Why all social video roads lead to Facebook Live
Note: This blog post was born from a CrowdCast.io conversation on Aug. 24, 2016 between two of the most influential voices in live-streaming today — Joel Comm and Brian Fanzo @iSocialFanz. I encourage you to view the replay here.
If the “future of business is community,” wouldn’t it make sense to go where that community resides?
With live-streaming apps cropping up left and right daily, each chasing the success seen by pioneers like Meerkat and Periscope in 2015, it can be tempting — and, inevitably, exhausting — to follow the bouncing ball.
Huzza. Firetalk. Crowdcast. The list goes on … in fact, our friend Brian Fanzo @iSocialFanz even calls the space a ‘hot mess:’
Look, I’m one of those “early adapters” who loves tinkering with every single one of these apps. My friend Ross Brand did a fantastic job comparing them here: https://www.linkedin.com/pulse/which-livestream-platform-right-you-firetalk-vs-crowdcast-ross-brand
But because most businesses (especially nonprofits!) don’t have the resources to actively conduct this research, the most frequent question I field through my work with Humana is this: “Which live-streaming platform should we focus on?” My answer is (almost) always the same:
Yes, Facebook Live.
Facebook Live is far from a sentimental choice. Facebook has long suffocated great content from brands worldwide. I don’t like trying to ‘win’ the Facebook game.
It’s far from a sentimental choice. Over the years, I’ve often voiced my frustration with the dreaded Facebook algorithm, which has effectively suffocated great content from brands worldwide for years. I don’t like trying to “win” the Facebook game. See:
But here are the 5 reasons I remain hung up on Facebook Live as the long-term answer.
1. Every (reasonable) brand has an existing Facebook presence. Developing a community is the most difficult part of a successful social media strategy — and yet, every brand has that audience already at their fingertips. Starting on a new app means your audience is, well, zero — and it can be very difficult to bring your Facebook fans to other platforms.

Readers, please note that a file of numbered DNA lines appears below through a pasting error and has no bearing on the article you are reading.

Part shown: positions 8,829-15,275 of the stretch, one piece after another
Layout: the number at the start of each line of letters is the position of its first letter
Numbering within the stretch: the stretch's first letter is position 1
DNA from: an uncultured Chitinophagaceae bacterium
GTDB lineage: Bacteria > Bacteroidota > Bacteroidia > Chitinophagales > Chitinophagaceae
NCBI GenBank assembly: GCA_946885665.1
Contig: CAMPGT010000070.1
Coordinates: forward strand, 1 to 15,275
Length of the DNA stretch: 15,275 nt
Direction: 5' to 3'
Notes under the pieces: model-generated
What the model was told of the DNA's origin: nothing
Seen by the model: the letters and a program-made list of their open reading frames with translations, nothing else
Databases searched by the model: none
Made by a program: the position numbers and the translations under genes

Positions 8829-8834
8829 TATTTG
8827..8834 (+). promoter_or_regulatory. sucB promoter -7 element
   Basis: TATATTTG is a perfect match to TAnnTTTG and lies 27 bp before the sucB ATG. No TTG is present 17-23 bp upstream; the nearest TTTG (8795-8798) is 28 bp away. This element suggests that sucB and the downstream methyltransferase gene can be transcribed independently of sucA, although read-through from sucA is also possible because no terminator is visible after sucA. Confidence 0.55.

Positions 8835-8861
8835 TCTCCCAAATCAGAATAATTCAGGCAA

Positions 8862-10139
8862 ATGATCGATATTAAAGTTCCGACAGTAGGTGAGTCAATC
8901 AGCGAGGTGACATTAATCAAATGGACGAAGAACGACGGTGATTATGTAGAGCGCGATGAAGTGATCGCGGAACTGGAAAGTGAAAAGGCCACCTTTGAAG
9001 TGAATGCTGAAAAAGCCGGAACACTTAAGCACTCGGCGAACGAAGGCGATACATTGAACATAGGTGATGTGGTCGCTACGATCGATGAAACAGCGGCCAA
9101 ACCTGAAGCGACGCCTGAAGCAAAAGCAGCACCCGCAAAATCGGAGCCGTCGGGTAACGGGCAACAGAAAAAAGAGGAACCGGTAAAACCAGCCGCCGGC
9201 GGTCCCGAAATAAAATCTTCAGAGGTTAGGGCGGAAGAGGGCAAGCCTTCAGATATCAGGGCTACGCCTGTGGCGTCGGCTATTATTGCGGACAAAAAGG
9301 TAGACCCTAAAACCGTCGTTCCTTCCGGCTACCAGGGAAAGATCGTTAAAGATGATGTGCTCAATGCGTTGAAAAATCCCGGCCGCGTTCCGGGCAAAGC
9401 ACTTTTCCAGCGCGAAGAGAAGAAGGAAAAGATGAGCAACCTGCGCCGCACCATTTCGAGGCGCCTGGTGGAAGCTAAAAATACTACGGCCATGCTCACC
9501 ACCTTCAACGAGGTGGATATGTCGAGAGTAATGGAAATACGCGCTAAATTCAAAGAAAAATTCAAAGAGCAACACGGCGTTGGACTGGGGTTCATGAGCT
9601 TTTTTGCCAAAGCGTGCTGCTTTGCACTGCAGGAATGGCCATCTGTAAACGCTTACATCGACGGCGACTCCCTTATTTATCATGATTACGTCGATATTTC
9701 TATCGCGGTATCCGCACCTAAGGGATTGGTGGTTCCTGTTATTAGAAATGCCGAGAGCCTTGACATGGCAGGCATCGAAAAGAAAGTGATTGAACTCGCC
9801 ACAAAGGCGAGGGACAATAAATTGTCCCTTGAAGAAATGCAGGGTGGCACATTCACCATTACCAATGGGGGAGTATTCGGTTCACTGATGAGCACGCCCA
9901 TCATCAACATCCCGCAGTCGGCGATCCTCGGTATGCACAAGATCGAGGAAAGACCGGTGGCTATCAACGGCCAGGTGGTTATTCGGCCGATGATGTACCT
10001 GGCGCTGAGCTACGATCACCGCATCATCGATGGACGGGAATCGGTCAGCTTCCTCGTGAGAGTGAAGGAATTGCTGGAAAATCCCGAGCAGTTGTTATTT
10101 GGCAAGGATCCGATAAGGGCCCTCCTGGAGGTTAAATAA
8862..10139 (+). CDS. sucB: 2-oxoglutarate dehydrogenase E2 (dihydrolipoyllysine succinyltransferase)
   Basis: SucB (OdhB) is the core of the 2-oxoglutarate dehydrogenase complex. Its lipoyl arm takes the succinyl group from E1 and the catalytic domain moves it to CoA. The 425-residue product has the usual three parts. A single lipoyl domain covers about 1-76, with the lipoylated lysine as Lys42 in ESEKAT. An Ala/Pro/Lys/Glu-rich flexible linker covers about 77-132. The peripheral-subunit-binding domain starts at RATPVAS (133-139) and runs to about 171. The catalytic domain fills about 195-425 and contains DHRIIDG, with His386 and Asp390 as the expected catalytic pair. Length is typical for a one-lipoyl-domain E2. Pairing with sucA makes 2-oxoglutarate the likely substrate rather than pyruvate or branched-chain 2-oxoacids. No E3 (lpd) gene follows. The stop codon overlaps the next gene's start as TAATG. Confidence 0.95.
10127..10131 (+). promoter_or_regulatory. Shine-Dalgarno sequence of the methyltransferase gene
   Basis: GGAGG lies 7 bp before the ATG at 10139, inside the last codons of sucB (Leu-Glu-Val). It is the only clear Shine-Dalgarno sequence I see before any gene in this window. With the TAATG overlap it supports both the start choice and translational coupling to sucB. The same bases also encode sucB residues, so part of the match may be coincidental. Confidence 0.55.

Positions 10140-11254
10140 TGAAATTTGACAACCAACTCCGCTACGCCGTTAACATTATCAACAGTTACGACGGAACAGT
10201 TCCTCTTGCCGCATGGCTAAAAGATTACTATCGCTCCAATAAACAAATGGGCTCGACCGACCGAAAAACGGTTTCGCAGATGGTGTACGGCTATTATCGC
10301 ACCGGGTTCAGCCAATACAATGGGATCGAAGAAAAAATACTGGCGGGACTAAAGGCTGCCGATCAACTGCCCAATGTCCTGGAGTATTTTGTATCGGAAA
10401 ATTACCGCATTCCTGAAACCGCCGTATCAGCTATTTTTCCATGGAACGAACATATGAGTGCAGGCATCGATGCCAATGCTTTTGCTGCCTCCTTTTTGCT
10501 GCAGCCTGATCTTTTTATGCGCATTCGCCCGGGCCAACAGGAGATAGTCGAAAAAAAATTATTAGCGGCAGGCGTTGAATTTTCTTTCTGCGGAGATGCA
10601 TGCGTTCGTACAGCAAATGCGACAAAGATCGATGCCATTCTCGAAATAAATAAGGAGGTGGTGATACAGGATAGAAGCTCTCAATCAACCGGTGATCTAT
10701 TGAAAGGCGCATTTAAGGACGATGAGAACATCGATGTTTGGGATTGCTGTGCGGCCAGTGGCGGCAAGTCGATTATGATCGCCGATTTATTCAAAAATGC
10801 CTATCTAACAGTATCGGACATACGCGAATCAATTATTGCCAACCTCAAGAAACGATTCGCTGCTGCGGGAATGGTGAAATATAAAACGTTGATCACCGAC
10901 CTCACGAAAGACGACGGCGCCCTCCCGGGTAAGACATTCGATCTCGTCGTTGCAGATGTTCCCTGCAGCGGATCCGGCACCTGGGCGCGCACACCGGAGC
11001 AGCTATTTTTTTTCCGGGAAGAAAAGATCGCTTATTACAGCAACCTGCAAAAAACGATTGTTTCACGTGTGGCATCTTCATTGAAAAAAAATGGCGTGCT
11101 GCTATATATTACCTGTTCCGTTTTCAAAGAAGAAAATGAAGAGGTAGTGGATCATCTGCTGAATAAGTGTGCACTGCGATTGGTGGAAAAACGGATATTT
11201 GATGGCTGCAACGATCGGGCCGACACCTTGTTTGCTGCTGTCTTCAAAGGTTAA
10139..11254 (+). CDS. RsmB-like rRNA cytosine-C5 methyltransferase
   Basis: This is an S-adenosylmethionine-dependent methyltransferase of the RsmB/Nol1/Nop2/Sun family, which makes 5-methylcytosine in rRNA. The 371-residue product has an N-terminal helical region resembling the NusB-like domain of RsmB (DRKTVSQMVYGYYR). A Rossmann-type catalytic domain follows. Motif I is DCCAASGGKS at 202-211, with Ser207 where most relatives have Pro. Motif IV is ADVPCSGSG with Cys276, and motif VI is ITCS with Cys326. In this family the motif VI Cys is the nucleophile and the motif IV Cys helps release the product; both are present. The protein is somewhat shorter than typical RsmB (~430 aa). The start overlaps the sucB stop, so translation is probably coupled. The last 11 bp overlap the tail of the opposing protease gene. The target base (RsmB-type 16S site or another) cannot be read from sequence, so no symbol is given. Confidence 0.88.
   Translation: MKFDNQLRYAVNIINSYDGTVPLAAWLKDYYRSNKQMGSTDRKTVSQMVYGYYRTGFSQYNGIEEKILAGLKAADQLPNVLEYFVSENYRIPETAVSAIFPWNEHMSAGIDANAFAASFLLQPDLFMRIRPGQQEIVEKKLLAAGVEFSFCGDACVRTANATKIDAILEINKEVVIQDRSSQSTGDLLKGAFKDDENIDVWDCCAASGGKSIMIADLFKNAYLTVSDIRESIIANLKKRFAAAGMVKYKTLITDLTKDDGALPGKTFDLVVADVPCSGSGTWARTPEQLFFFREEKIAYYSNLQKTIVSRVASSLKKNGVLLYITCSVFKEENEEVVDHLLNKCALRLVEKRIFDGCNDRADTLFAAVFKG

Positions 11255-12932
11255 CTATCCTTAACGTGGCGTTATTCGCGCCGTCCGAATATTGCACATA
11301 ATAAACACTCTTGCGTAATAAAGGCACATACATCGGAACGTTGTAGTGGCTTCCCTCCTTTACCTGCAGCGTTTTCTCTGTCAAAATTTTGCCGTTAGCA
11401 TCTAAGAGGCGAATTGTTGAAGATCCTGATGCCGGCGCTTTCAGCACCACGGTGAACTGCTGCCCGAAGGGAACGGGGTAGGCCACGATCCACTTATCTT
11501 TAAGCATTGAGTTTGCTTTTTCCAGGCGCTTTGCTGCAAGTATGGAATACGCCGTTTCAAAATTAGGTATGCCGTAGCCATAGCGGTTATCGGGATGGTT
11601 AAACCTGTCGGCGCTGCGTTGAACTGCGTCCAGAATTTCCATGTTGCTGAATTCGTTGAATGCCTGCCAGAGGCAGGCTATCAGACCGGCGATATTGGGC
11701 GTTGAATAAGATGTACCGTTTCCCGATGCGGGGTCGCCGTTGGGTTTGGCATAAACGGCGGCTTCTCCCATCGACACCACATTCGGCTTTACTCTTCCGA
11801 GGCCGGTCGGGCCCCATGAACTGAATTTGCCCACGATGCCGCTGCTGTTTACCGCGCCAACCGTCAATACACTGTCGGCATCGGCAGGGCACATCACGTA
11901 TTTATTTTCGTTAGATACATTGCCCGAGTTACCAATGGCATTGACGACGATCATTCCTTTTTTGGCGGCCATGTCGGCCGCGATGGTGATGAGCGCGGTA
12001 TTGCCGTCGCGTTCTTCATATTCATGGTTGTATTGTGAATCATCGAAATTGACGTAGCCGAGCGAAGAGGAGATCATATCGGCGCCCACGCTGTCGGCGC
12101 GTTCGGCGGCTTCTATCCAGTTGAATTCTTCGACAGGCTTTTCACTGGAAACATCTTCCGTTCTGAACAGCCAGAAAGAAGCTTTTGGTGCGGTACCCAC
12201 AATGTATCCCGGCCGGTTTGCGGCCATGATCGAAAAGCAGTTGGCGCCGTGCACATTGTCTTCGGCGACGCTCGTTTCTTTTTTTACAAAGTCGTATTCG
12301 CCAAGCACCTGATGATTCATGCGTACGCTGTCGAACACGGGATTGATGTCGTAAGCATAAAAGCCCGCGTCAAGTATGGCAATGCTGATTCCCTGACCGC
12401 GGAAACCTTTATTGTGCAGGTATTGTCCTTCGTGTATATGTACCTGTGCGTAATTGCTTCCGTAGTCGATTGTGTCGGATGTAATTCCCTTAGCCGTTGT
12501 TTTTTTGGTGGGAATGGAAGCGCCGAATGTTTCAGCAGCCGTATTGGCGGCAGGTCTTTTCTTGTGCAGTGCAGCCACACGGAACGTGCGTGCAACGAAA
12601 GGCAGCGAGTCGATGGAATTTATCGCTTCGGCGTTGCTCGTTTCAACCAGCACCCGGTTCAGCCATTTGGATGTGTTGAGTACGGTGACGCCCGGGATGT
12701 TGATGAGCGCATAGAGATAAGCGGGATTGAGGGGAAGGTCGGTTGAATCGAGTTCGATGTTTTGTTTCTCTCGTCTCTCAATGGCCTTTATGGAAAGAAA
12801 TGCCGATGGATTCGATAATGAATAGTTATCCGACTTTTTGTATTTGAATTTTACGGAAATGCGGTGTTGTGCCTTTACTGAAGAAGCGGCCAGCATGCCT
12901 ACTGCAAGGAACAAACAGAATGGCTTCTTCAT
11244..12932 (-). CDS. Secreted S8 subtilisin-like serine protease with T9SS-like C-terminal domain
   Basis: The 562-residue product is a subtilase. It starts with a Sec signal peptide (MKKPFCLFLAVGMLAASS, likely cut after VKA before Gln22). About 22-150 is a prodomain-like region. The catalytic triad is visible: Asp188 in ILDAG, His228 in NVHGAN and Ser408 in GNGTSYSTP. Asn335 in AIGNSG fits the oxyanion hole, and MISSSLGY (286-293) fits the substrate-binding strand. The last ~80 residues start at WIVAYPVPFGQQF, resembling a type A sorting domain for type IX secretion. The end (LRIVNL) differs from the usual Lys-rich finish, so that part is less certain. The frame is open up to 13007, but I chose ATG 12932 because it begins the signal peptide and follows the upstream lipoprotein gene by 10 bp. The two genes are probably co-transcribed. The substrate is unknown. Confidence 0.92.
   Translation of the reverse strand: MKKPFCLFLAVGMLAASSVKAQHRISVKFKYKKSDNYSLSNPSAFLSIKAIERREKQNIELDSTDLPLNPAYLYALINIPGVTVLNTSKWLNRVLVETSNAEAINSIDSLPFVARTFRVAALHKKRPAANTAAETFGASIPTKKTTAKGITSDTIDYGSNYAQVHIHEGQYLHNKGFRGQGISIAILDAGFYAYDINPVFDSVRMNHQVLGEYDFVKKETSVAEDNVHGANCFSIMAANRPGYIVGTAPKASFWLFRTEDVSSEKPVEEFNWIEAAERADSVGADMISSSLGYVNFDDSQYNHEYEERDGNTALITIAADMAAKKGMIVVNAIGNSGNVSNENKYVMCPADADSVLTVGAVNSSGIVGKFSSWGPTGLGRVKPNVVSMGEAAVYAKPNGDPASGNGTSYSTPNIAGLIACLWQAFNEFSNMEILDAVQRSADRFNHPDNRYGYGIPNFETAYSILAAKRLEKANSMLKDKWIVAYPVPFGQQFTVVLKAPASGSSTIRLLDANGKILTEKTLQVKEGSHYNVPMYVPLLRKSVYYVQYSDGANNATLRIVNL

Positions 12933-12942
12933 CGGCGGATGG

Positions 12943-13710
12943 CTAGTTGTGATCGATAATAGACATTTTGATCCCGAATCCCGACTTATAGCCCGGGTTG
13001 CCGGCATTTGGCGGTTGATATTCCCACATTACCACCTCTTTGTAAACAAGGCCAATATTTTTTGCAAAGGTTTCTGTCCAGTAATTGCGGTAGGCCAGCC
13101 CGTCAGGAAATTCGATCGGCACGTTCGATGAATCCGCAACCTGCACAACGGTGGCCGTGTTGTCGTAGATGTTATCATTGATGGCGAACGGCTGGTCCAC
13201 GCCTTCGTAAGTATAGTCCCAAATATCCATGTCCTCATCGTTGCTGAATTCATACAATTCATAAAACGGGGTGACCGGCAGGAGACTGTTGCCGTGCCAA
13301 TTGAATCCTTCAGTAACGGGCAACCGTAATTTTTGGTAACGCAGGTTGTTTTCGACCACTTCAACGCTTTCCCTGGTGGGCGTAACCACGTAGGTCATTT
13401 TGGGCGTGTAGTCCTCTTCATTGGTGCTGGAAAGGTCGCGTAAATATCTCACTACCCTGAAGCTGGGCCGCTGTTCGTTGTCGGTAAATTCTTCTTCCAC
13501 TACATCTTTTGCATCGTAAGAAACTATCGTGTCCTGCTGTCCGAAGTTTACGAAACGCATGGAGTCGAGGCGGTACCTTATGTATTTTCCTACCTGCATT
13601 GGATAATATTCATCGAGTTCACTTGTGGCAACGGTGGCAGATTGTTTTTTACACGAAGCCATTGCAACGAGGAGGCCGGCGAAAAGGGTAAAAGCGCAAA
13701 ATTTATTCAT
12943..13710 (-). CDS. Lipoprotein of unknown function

2. Facebook Live is simply a feature of Facebook; unlike Periscope, which is closely integrated with but not truly a part of Twitter. Users do not have to download a separate app to see your content, nor do you as a broadcaster need an app to go live.
3. Facebook’s market share is just overwhelming. Dreamgrow.com reports 44% of market share of social network visits in Feb. 2016 were on Facebook — even in a “down” month for Facebook, that’s more than #’s 2 through 10 on the list combined. Notably, Facebook owns Instagram, Facebook Messenger and WhatsApp — often listed among the “other” top-performing social media apps.
4. Facebook is directing its unparalleled resources into perfecting the live video experience. The company’s announcement last week that they’ll (gradually) introduce collaborative live broadcasts signals the beginning of the end for every other collaborative live video platform. (I also foresee further integration with MSQRD — here’s betting you’ll soon be able to live-stream using those fancy facial filters without having to leave the friendly confines of Facebook.)
5. Need to get your content seen outside of those who ‘like’ you on Facebook? The platform’s best-in-class advertising functionality provides immense discoverability opportunities.
As an economics major, it pains me to conclude that all roads lead to Facebook. Competition is always healthy for the market, and in theory, the business would spread around —some joining, some failing — until the market reaches equilibrium.
In 2016, the invisible hand belongs to Mark Zuckerberg.
But this isn’t your average market. In 2016 — like it or not — the invisible hand belongs to Mark Zuckerberg. Brands — even those currently invested in Periscope (sorry, Chocolate Johnny) — will eventually realize that their resources are best invested in the world’s most ubiquitous platform.
Even with a delayed start in the live-streaming world, Facebook’s market share is too great, and its pockets too deep, to allow any competitor to succeed in the long run.
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Chris Strub is the first man to live-stream and Snapchat in all 50 U.S. states, the author of ’50 States, 100 Days: The Book’ and currently, a storytelling expert/live social video evangelist for Humana, although his thoughts on this blog are purely his own.